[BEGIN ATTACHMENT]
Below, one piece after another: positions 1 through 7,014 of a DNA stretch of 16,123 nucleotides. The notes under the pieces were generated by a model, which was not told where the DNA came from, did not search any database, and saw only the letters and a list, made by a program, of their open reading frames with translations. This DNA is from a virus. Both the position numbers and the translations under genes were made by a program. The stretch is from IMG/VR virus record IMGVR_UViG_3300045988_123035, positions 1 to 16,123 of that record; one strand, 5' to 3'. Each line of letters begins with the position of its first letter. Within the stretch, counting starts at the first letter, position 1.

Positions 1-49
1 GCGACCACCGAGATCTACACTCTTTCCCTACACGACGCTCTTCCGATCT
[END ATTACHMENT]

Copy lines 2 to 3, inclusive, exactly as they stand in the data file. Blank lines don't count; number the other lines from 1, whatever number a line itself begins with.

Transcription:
Positions 1-49
1 GCGACCACCGAGATCTACACTCTTTCCCTACACGACGCTCTTCCGATCT